The recent scandal involving Cambridge Analytica and Facebook highlights a major ethical dilemma generated by rapid use of technology in our lives. Companies surrounding us are continually collecting the information about us and using it to drive specific behaviour in us without our knowledge. While most of these activities are limited to pushing offers and promotions on digital channels, it appears like Cambridge Analytica had undoubtedly crossed a line by using it to manipulate voter’s decisions.
It is true that most major organisations have interest in collecting information about customers and have harnessed it by deploying sophisticated algorithms to generate profits. There are many examples when these activities have made life better for today’s digital consumers. For example:
- Amazon uses the buyer’s data to provide the recommendations for next product that they are likely to buy. It is evident that if people buy more products, Amazon benefits from it. But it is equally valid that this approach helps customers find products with ease without having to browse through tediously for hours.
- Google uses the email data to classify them as spam or not-spam. Some people would consider it as an invasion of privacy. However, this approach makes our lives much better because a highly accurate and quick machine is pre-screening our emails so that we get only the relevant content.
- It is important to point out that even Obama used sophisticated data analytics to predict which voters are at the brink and used his resources to directly talk to these people and convince them about his presidency.
So if Obama himself used a similar approach, why a similar approach seems scandalous during Trump campaign? There are several reasons:
a. Companies related to the campaign collected the data without the consent of the people. They used the data for an application which was never agreed upon.
b. They abused the default privacy settings of Facebook to collect more information from the network and communities without their explicit permission.
c. Companies related to the campaign distributed the data to the third parties who ran digital ads without attributing it to the origin of the data.
This kind of ill-treatment of the data and blatant carelessness in running marketing campaigns may have worked well for their campaign but is the reason why this approach is so wrong. The data should be collected by fair means and should be used for the specific application for which the consumer has agreed. The consumer is putting their trust in the brands, and it is an ethical responsibility of the brands to protect the interests of consumers, most of whom do not understand the technicalities behind.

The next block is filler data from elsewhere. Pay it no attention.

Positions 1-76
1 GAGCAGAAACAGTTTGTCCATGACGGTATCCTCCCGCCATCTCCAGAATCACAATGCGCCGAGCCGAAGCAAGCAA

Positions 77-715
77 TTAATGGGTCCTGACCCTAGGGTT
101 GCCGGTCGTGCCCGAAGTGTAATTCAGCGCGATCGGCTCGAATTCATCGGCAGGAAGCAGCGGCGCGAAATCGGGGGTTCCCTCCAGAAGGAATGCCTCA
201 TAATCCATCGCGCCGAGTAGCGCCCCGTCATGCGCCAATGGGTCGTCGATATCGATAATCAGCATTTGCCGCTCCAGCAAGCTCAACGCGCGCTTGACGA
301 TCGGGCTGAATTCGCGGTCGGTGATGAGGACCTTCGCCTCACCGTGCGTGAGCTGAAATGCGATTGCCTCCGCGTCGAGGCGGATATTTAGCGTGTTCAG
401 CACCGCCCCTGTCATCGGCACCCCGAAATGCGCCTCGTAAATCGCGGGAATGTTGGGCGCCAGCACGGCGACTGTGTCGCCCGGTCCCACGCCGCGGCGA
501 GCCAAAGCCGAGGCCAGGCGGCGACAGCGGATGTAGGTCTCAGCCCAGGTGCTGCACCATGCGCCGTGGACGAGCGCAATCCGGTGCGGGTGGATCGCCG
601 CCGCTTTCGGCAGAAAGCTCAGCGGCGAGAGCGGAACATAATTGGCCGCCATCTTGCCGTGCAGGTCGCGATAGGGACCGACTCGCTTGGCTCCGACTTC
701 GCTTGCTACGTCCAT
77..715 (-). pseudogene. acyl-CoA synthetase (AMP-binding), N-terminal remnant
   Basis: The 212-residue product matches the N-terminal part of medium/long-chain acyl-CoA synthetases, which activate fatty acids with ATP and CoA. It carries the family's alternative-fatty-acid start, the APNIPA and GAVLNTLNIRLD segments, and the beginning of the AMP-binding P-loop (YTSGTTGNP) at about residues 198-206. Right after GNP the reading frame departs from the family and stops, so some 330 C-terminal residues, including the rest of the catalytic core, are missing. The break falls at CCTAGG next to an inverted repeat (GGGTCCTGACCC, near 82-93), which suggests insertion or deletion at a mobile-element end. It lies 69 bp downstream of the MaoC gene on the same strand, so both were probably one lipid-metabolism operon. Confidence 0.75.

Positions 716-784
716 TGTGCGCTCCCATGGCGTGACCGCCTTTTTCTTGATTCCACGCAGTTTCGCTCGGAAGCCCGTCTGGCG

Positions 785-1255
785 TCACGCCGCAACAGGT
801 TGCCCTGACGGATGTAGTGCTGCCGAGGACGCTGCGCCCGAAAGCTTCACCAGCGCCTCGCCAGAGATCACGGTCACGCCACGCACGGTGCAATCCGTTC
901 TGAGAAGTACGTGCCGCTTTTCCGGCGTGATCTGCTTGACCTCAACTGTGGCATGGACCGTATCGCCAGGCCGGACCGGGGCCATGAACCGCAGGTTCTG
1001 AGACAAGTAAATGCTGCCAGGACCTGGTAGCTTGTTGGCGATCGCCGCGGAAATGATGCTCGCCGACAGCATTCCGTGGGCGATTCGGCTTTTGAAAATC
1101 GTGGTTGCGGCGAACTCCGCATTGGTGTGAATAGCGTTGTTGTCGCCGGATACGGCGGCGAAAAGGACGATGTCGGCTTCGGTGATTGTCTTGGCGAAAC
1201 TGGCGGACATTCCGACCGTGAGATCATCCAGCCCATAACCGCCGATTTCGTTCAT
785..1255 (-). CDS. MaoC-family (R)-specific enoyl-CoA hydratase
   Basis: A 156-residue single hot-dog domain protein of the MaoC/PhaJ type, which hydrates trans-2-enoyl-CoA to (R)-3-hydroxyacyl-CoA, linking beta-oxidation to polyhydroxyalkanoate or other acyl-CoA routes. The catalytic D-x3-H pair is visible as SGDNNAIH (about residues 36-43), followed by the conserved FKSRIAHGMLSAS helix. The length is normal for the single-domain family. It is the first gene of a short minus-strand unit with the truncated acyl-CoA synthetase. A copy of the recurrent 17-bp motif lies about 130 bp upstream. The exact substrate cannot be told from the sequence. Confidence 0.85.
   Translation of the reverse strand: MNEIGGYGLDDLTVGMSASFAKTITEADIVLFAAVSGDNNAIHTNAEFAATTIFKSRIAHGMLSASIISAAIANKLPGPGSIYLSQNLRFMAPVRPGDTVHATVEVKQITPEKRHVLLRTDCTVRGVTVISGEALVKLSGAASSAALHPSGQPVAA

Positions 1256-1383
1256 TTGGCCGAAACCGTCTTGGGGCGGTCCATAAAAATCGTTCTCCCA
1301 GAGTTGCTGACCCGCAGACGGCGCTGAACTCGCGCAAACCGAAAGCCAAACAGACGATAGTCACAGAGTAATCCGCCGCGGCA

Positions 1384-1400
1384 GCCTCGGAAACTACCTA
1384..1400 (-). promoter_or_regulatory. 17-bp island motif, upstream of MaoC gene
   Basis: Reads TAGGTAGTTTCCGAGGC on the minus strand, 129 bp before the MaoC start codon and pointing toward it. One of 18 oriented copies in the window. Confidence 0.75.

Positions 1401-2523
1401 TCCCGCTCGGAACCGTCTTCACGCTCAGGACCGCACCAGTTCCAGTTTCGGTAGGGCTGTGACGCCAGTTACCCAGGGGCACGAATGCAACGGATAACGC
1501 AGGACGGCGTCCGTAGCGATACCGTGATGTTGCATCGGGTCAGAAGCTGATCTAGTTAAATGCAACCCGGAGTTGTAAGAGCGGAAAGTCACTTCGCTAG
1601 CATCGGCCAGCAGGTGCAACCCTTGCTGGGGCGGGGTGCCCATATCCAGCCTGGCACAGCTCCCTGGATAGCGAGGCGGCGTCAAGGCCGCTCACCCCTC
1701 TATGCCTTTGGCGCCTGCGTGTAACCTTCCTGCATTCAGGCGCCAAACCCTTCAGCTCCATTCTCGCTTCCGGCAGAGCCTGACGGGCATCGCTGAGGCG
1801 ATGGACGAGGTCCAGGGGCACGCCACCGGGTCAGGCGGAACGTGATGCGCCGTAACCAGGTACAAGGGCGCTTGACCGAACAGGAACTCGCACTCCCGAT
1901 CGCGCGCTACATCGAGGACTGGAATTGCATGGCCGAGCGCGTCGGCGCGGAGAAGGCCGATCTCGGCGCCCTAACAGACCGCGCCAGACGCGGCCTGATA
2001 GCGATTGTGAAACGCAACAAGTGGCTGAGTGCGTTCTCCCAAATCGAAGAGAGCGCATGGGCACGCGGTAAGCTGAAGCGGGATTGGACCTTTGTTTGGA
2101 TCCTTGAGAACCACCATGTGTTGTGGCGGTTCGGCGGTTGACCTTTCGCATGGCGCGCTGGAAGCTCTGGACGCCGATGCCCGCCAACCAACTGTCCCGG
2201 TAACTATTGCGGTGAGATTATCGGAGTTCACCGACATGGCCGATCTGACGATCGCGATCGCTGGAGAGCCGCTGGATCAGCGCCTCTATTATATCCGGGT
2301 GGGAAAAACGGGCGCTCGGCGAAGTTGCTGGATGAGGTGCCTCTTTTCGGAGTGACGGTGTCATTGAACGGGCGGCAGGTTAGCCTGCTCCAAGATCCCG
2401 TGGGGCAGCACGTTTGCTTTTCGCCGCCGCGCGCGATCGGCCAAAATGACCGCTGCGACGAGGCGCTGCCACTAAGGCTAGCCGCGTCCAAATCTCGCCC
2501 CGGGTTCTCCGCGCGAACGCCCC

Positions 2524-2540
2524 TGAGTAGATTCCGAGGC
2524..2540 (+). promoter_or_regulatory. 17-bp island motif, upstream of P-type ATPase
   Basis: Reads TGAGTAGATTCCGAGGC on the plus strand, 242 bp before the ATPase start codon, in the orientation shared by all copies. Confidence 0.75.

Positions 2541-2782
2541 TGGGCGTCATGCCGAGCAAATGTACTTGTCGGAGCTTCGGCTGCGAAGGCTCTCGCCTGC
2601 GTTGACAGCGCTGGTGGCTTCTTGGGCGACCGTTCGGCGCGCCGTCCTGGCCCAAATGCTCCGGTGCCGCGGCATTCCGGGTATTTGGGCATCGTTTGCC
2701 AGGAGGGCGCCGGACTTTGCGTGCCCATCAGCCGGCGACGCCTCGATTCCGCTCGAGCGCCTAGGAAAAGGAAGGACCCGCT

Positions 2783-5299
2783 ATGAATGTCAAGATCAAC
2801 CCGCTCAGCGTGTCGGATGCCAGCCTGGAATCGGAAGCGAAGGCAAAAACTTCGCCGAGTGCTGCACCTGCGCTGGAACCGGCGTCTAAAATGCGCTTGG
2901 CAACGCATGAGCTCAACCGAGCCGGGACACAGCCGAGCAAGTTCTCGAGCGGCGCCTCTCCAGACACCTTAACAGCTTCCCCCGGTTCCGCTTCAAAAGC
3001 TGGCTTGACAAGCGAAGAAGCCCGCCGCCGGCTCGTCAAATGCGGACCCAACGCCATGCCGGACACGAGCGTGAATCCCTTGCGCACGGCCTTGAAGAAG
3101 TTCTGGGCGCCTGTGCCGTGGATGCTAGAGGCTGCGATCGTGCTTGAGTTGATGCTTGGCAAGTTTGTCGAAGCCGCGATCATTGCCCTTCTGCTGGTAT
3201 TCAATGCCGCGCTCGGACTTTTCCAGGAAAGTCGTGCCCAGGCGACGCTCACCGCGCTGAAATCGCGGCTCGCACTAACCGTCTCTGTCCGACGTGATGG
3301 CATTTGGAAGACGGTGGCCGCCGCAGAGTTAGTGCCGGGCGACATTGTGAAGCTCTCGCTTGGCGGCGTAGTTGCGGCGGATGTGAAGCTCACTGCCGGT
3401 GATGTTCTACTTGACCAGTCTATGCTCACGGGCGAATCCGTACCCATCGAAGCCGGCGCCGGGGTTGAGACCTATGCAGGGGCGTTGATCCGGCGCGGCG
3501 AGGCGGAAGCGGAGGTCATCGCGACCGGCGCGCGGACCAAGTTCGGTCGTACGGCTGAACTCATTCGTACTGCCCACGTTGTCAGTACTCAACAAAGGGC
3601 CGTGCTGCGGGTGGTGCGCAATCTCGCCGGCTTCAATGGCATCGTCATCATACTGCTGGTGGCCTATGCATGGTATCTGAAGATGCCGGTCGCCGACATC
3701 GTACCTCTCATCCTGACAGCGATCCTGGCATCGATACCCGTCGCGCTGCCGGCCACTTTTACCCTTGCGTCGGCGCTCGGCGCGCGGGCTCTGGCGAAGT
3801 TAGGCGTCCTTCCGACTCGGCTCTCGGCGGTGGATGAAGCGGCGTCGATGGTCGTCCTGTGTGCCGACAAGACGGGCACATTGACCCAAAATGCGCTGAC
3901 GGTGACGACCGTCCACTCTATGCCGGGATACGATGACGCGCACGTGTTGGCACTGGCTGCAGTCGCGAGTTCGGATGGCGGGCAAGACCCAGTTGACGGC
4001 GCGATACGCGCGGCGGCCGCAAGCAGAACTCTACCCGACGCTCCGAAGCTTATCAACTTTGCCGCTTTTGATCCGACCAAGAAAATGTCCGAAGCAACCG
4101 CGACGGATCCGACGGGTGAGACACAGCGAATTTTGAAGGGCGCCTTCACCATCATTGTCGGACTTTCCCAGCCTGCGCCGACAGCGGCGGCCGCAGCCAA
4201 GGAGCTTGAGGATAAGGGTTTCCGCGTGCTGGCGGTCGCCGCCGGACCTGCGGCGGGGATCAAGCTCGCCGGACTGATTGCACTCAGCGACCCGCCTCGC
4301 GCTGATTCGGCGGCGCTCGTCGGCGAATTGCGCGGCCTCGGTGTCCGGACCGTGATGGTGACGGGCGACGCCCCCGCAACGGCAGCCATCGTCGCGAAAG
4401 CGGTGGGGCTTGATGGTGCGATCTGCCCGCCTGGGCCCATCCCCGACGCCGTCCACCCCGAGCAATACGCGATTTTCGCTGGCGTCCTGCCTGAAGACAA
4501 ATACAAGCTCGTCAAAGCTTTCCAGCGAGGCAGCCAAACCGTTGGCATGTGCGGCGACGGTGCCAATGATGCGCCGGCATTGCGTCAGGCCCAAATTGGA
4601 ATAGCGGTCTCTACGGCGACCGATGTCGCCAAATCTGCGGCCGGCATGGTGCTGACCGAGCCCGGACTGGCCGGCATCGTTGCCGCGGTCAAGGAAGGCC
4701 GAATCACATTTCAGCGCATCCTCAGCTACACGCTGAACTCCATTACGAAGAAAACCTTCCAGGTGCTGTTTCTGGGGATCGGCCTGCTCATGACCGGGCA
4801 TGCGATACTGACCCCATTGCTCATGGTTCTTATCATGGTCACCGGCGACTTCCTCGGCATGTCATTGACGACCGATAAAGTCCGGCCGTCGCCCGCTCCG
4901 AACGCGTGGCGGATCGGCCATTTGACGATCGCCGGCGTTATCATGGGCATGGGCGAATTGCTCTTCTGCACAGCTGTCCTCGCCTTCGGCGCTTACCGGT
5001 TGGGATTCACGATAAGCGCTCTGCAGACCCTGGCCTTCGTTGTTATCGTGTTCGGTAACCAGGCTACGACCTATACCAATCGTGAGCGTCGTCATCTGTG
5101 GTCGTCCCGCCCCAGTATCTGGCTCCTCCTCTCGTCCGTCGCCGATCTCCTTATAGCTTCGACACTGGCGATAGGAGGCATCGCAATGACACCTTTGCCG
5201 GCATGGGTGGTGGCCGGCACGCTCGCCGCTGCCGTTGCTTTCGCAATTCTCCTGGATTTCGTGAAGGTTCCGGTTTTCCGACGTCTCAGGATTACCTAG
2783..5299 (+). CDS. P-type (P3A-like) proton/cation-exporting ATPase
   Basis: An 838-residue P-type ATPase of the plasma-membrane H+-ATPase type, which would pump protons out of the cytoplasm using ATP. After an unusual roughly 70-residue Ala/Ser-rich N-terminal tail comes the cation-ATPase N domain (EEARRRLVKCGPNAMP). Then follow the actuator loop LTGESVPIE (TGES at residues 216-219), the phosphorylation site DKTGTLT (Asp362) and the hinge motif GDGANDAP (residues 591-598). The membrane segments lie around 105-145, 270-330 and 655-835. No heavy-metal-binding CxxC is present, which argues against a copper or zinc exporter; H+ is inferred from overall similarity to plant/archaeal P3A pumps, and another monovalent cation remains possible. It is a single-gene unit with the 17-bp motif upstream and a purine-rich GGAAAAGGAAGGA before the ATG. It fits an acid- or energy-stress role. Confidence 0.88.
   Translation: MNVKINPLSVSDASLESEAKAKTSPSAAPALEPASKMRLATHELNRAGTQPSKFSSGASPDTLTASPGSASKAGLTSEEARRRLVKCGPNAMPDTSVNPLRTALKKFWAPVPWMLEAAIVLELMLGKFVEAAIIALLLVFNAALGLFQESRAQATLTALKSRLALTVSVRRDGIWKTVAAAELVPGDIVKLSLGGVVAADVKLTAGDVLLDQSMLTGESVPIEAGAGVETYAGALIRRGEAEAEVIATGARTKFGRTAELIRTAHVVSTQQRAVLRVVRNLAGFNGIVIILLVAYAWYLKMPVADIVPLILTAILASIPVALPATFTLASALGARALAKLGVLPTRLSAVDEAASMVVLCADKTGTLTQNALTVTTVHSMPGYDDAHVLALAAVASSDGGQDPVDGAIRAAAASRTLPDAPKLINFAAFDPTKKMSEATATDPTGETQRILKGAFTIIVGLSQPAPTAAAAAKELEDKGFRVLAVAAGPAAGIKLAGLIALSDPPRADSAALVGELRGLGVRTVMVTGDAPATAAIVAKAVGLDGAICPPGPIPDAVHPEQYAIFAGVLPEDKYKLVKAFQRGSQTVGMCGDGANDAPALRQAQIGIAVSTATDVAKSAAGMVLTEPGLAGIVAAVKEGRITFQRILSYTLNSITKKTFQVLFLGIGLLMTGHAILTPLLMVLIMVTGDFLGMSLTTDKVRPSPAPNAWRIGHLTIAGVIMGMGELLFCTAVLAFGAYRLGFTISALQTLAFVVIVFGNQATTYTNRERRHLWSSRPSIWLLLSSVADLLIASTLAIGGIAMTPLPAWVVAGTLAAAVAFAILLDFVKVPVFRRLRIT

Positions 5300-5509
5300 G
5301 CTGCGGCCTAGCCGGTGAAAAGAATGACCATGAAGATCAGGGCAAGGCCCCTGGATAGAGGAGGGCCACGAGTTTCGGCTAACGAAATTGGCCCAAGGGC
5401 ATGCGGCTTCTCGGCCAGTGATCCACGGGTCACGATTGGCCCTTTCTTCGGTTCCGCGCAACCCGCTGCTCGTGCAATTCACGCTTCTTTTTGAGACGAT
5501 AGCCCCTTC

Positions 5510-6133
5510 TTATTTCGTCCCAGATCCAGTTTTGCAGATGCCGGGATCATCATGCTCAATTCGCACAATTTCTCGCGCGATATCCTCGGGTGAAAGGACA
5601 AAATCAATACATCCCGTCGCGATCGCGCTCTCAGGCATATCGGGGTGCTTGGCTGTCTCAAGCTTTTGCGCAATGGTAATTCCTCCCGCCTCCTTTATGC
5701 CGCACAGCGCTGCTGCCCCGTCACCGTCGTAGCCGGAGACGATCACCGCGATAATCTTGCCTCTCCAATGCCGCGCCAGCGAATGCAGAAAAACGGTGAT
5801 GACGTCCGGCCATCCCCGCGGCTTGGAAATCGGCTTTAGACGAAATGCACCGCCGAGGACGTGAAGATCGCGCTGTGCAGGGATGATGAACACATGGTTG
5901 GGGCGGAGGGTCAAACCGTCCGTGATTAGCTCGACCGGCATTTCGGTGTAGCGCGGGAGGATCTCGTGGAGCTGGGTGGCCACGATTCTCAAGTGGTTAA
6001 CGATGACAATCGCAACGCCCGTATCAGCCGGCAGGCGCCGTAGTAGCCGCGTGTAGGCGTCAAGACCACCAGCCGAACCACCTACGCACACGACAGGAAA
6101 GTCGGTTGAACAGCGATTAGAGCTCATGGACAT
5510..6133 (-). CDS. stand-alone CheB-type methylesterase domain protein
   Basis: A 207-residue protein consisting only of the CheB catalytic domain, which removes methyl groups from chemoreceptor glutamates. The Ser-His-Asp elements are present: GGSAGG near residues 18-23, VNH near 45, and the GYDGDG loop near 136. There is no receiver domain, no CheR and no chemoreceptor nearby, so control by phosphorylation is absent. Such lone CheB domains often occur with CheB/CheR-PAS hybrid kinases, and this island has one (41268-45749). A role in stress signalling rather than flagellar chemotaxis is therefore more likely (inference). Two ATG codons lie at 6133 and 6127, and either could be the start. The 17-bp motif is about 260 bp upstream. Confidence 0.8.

In light of this brewing storm, I have decided to compile a list of best practices that should be followed in collecting, analysing and using the consumer data:
- All consumer data should be kept in a private and encrypted database on the servers of brands. This should not be shared between third parties or the public.
- All the public data collected should comply with the policies of individual websites from which they are being obtained. For example – Facebook shares specific parameters of the profiles public so that they can appear on the search engines. Any attempt to gather more information may not be ethical.
- The data collected should only be used for the application on which it was received. For example, if users are leaving their data on an e-commerce website, it should only be used to push purchases from the e-store.
- The terms and conditions for collecting information should be made clear to the consumers, and their consent should be taken to use their data in future.
- Any marketing activity done from the data should have a valid and verifiable source.
– Anmol Mohan
CEO, Tuple Technologies
P.S.: Tuple provides Big Data Analytics and Artificial Intelligence platform as a service. Our objective is to accelerate and spread the use of data analytics to enable accurate and optimal decision making. Due to the nature of our business, we do help our clients collect, analyse and use the data. However, we have a commitment to protect the consumers from any kind of harassment and manipulation. We never engage in any unethical activity related to data collection or usage for which consumers have not provided an explicit consent.
P.P.S.: All the opinions provided in this article are my own and is not meant to be a proof or guidelines for any specific company or activity. All facts presented in this article are based on publicly available media coverage, and I have tried my best to be factually accurate